7L & Esoteric 7L & Esoteric1212
Boom bap is like heavy metal. As soon as an artist tries to step outside of the conceptual and sound margins common to the scene and this movement doesn’t go well, the headz pull out their weapons and sentence the artist almost to life, leaving a last redeeming opportunity for sinners to turn back to the orthodoxy, straighten up and fly right, going back to the path they should never have left. Fidelity has a price, and in this sense, more hard-headed heavy metal and underground hip hop audiences have more in common than they themselves would like to admit. Some analyse betrayal in terms of how many R&B choruses, how many electronic productions, and how many anodyne lyrics have been added to a formerly rock-hard discourse, while long-hairs have their own rules in terms of whether the singer of a thrash band has cut his hair, if there are too many ballads in an album to be bearable, and whether the drummer has slowed down.
This is exactly what has happened to 7L & Esoteric, the duet that headed the underground revolution of Boston rap in the mid 90’s. They started out their career as a very powerful, brave representative of new boom bap, with two albums that managed to recover that rough, dirty, aggressive sound that the streets were asking for, “Dangerous Connection” and especially their debut, “The Soul Purpose”. But as their status failed to grow and their discourse lost strength and vigour, their fans started to turn their backs on them. “DC2: Bars of Death” and “A New Dope” showed us a duo that was longing to evolve and open their songs up to new ideas and aesthetic fronts, with a less fundamentalist production, with more frivolous, domestic lyrics, disconnected from hip hop battles, and with a wider idea that could open up the market for them. The plan was a spectacular failure any way you look at it: the recordings were artistically dispersed, weak, and not very credible; their sales figures barely grew or improved, and as a consequence of all of this, a notable discontent spread among the more purist, demanding fans who had supported them since the release of their first 12”s.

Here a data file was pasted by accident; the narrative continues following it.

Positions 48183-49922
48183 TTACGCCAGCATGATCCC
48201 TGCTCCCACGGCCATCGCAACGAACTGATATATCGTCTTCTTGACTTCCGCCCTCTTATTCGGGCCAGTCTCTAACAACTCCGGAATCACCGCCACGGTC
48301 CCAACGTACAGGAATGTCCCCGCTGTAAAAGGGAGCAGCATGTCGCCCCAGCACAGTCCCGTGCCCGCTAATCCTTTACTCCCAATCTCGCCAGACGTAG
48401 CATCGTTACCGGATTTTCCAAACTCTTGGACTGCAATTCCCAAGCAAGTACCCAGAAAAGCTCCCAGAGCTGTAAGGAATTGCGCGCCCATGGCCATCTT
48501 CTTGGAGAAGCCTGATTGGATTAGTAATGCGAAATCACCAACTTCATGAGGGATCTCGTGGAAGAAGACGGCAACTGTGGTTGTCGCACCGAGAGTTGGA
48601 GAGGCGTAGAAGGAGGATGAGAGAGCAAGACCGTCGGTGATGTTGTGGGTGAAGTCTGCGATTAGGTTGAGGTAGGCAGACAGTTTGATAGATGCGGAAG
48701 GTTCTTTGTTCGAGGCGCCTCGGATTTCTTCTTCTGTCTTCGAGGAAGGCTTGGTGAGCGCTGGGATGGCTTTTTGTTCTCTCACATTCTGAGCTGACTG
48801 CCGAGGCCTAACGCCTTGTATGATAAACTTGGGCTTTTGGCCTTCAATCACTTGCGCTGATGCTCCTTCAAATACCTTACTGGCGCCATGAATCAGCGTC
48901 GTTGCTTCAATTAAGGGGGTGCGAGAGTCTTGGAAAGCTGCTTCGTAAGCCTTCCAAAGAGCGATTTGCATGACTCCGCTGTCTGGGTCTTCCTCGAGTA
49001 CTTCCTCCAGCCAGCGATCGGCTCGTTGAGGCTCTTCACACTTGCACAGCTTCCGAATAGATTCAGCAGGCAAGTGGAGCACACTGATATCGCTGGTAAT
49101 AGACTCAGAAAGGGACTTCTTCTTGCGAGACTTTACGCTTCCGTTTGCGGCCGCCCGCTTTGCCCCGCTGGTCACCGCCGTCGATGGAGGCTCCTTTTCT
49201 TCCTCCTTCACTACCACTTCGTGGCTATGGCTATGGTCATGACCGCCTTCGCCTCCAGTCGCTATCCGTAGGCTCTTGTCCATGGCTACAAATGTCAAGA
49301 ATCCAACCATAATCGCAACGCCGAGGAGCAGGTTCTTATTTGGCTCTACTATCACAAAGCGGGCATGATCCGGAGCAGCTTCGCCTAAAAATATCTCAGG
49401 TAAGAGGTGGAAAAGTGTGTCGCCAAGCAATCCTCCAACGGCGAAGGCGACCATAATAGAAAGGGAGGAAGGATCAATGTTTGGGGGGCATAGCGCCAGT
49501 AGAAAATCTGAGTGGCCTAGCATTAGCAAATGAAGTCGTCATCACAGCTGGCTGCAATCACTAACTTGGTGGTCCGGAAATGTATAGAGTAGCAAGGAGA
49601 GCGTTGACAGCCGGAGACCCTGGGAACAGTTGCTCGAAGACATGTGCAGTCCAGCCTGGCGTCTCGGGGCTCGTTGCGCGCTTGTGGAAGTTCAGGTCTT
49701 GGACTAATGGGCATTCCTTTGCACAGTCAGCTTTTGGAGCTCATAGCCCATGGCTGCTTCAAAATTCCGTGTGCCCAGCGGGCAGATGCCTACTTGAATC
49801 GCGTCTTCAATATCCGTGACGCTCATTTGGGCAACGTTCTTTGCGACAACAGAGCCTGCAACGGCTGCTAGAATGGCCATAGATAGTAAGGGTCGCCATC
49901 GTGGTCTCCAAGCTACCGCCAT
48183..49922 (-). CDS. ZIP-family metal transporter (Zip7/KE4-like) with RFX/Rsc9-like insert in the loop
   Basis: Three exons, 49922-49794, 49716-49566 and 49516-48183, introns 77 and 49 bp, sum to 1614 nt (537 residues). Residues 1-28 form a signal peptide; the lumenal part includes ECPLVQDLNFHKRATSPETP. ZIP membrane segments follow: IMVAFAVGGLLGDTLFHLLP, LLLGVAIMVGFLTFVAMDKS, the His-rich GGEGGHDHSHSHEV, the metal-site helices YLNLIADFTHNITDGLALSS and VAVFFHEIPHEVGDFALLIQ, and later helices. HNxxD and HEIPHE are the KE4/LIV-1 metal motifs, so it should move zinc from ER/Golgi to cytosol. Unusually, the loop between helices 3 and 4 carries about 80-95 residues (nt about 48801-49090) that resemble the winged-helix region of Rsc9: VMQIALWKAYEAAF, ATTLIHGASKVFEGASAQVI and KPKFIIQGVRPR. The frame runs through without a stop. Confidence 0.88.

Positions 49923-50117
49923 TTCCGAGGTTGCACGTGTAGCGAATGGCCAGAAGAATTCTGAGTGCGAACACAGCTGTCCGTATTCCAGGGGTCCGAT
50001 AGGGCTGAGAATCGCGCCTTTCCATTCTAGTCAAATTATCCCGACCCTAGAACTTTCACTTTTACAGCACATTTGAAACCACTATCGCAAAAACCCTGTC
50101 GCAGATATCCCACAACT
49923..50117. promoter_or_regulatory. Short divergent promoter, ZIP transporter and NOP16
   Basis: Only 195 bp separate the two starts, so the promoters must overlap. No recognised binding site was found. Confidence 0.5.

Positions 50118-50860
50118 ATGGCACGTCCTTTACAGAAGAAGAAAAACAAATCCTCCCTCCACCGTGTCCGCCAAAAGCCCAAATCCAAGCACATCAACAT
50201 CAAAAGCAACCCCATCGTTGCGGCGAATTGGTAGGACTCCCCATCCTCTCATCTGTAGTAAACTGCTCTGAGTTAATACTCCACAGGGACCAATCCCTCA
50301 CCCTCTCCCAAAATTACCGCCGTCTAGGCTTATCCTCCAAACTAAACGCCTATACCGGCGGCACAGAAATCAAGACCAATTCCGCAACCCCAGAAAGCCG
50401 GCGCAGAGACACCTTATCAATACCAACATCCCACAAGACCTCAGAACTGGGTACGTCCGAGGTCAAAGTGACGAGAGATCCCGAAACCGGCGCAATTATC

So after this, and after Esoteric’s failed solo attempt, the band decided to get together again this year to record this album to recover their lost credibility, and to win back the trust of the headz, who in the end were always their potential audience. “1212” is born with this clear, very marked idea, written all over it. Good-bye to samples of 60’s soundtracks, good-bye to thriller airs, good-bye to comic inserts, good-bye to absurd, almost comedy-of-manners lyrics, good-bye to accessible productions, good-bye to that almost naïf look. For their return, almost four years after “A New Dope”, the band has decided to return to its more solid, austere, bombastic side. The tone is serious, angry, committed, and aware of the situation, and so the selection of beats, cooked up between the two of them, plus a solo contribution from Statik Selektah, is no frills, no concessions. Rhythms to shake your head, dark, very simple loops, powerful basses, and scratched choruses establish the formula that the great majority of their fans were asking them for. It seems like an album made to order, more interested in pleasing their listeners than in pleasing themselves.
Esoteric’s rhymes also seem to be written to order, since that MC who is fighting, blustery, and proud in the face of a challenge is back, the one who won over more orthodox listeners nearly a decade ago, and who starred in high-level beefs with The Weathermen, El-P, and company. So paying attention to the complaints of the public, they have put out an album that is very competent, with two or three moments of very high-grade boom bap – “12th Chamber”, with Inspectah Deck or “Bare Knuckle Boxing” with Ill Bill, Vinnie Paz and Reef The Lost Cause, for example– and with that regularity and constancy that we missed in the two last albums. So there aren’t many complaints in this sense: “1212” is an album written, designed, and executed to satisfy a very specific demand, and one can say that it has indeed done so very well. Another thing is that coming up on the end of 2010, the boom bap scene can boast of other representatives who are more ambitious, braver, fresher, and more perfectionist—from Black Milk to Nottz , including Roc Marciano, Bink or Statik Selektah himself, among many others– who have known how to modernise and update the old, harsh sound of the 90’s and whose recent legacies make a good album like “1212” an exercise in vintage style without too many possibilities of survival.